A Gothic Gem on the Lower West Side

With its twin spires soaring over the surrounding cottages, St. Paul Catholic Church is visually stunning.  It calls to mind the medieval cathedrals of Western Europe.  And the story of St. Paul’s construction does follow that mode.

The parish was organized in 1876 to serve German Catholic families on the Lower West Side.  The first services were held in private homes.  In 1886 the foundation for a church was laid on the southwest corner of Hoyne Avenue and 22nd Place.  Then Fr. George Heldmann became pastor.

Fr. Heldmann wasn’t satisfied with the planned church.  In 1897 he had the old foundation filled in, and hired the young architect Henry Schlacks to build a grander structure.  Schlacks came up with a twin-tower Gothic design, which he felt would remind the parishioners of the churches they’d left behind in the old country.

0--St. Paul's

Schlacks himself became the general contractor.  The parishioners included many skilled masons and bricklayers, and they did much of the labor.  The materials used, as well as the traditional construction methods, earned St. Paul the nickname “the church built without a nail.”

The exterior walls were completed in only two years, allowing the church to be formally dedicated in the summer of 1899.  The signature front towers were finished the following year.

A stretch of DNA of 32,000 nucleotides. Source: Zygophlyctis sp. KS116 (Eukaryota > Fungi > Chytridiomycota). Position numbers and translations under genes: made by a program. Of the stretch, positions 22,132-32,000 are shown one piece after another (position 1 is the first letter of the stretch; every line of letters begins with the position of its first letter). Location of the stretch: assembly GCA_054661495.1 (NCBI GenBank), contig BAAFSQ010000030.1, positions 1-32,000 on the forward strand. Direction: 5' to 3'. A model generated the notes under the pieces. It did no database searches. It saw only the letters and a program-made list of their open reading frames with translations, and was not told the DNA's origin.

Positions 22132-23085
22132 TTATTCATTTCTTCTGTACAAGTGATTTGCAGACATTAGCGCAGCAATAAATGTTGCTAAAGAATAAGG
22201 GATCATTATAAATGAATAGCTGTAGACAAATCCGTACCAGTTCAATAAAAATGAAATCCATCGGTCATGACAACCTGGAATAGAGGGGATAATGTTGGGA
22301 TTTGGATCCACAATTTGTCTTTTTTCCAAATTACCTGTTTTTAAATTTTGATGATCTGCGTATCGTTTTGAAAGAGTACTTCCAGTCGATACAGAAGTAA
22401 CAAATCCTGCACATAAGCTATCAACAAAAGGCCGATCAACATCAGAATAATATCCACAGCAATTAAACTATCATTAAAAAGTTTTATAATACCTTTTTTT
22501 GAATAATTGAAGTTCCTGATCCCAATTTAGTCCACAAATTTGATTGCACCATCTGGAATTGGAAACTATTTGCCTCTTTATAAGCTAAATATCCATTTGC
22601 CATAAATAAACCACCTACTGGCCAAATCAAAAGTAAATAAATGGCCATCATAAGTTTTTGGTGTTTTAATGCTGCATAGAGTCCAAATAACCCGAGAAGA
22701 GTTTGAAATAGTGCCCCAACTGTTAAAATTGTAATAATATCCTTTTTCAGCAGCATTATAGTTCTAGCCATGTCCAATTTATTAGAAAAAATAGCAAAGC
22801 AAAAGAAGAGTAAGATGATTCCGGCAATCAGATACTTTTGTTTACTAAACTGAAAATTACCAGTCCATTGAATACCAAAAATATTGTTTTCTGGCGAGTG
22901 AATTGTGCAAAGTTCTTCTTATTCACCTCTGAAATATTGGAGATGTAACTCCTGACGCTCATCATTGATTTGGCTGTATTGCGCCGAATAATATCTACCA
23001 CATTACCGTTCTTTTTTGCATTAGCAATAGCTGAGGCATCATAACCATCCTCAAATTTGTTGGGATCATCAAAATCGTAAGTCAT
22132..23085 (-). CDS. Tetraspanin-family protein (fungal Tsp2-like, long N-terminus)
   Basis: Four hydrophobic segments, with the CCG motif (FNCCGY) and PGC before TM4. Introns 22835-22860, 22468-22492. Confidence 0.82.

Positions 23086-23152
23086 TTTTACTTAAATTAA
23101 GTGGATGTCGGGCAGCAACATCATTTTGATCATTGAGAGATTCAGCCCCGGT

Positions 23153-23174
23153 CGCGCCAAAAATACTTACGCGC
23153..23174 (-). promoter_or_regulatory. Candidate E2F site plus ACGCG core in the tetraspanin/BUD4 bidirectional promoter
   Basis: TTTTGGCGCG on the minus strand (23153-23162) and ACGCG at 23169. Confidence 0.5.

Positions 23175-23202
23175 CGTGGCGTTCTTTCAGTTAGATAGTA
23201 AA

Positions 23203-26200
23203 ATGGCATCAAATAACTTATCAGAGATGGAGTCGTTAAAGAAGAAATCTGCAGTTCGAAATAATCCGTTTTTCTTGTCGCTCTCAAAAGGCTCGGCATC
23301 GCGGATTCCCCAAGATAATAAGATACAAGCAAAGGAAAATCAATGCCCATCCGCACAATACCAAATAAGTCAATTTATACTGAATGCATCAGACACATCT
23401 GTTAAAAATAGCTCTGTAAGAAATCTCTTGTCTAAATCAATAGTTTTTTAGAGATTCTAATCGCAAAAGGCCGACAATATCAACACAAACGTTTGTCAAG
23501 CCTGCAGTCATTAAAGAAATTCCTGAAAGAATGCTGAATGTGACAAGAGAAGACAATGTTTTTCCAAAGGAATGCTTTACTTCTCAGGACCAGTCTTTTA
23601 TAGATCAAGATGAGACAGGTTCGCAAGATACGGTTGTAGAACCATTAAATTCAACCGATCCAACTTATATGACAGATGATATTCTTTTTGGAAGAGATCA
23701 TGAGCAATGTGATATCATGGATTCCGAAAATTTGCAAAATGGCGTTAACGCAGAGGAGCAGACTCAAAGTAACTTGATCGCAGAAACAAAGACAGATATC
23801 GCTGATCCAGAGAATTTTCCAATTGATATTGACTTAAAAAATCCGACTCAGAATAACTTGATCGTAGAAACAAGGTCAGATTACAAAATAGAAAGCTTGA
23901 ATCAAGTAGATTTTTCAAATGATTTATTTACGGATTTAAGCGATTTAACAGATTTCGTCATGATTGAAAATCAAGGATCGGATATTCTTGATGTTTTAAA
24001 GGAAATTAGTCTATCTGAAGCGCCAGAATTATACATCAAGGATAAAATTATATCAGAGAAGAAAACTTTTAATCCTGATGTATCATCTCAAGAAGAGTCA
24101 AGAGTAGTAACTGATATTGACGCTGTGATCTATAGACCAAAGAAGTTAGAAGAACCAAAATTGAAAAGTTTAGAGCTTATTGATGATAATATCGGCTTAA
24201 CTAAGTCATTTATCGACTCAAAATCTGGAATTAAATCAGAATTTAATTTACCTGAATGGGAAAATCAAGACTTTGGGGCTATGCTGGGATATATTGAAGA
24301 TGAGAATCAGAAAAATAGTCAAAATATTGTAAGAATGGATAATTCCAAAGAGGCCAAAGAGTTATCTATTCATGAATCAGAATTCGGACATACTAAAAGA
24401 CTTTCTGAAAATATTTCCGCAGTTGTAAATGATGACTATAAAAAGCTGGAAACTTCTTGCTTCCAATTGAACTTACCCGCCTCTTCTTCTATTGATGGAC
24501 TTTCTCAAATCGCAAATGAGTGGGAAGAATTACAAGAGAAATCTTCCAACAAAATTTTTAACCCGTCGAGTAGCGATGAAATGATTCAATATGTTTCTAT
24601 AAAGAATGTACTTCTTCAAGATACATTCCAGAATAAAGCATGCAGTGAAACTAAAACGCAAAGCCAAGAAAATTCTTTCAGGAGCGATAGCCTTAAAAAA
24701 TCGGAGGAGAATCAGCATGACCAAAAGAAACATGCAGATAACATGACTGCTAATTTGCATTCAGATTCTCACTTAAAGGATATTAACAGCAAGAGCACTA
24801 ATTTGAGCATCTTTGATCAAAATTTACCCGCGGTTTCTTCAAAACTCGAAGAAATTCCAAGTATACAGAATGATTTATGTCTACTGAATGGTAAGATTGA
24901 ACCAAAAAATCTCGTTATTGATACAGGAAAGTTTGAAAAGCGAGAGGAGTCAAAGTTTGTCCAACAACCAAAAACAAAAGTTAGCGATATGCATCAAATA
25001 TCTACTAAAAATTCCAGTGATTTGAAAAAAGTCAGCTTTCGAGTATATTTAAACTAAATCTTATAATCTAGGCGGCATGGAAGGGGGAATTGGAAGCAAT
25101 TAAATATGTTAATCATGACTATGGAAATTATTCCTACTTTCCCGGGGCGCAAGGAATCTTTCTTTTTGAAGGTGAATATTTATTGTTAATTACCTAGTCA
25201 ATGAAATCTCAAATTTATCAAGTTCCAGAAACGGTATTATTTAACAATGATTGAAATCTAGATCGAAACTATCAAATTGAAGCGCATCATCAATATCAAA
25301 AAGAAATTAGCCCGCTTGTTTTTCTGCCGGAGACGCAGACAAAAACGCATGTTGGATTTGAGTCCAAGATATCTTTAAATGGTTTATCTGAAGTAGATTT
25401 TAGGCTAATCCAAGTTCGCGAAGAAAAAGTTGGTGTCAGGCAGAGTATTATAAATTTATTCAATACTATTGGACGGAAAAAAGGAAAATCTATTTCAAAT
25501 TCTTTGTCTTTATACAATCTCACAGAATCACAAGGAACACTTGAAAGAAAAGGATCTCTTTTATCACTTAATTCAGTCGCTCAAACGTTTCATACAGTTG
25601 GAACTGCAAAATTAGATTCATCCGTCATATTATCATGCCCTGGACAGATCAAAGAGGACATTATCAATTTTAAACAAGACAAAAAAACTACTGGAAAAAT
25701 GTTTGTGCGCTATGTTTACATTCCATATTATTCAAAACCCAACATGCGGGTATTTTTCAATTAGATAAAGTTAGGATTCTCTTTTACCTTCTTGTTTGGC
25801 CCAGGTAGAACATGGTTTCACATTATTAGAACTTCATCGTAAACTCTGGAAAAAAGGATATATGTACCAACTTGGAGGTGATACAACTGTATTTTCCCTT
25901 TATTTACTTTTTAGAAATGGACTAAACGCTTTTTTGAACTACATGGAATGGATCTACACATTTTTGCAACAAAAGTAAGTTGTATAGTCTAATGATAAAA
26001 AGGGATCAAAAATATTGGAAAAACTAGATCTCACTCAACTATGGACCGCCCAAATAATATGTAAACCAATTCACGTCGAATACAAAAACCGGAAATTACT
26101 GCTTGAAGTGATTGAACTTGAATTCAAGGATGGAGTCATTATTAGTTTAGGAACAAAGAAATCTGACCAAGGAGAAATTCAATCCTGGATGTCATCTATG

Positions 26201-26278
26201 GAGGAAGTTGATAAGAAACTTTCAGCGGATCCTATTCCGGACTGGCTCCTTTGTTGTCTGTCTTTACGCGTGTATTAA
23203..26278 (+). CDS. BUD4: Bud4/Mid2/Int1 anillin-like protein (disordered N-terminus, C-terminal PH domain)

Work on the main altar and other parts of the interior went on in stages over the next three decades.  Even as he became a celebrated designer of churches, Henry Schlacks counted St. Paul as a favorite project.  He often returned to tweak his creation.

Fr. Heldmann had built well, but not wisely.  In rushing to finish the church, he’d plunged the parish into serious debt.  In 1903 he was removed by the archbishop.

Still, the people had their church. St. Paul was the first brick Gothic church in America, reputed to be fireproof.  At 245-feet high, the twin towers were taller than most Loop office buildings.  The Venetian mosaics and the stained-glass windows were amazing.

0--St. Paul during restoration

As the years passed, the German families who founded the parish dispersed to other parts of the city, and their place was taken by Poles and Czechs.  In the 1960s Mexicans began moving into the neighborhood.  Today they form the greater part of St. Paul’s congregation.

To the untrained eye, the church building itself seemed to be aging gracefully–it even served as the backdrop for a memorable night sequence in The Untouchables movie.  However, an engineering report in 2008 noted serious structural problems.  A major overhaul was needed.

Chicago was already losing such treasures as St. John of God Church and Temple Anshe Kenesseth Israel, and there were fears St. Paul was also doomed.  The parishioners launched a restoration effort, contributing as much of their labor as modern liability laws would allow.  The Archdiocese added a timely allocation of $10 million.  The church was saved.

Though it’s off the beaten path from most city tours, St. Paul Church is worth a visit.  Just head southwest and look for the spires.

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